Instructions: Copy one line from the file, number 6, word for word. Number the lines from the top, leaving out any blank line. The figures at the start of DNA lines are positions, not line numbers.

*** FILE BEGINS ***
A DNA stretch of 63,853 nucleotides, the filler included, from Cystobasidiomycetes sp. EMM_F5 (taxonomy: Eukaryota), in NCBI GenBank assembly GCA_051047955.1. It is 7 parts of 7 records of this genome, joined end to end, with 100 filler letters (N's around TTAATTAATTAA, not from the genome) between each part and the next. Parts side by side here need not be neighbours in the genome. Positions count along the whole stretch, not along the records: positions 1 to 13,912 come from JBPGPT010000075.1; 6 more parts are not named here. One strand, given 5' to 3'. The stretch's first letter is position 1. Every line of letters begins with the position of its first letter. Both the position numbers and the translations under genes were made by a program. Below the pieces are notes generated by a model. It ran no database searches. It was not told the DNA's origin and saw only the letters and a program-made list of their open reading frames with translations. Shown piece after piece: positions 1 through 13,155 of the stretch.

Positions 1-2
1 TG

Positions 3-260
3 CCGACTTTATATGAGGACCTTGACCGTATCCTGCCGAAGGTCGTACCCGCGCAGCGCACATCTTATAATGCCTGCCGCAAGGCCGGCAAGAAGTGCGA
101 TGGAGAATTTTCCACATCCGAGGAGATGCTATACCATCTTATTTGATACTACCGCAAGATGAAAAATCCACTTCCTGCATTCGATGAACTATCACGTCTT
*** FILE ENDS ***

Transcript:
101 TGGAGAATTTTCCACATCCGAGGAGATGCTATACCATCTTATTTGATACTACCGCAAGATGAAAAATCCACTTCCTGCATTCGATGAACTATCACGTCTT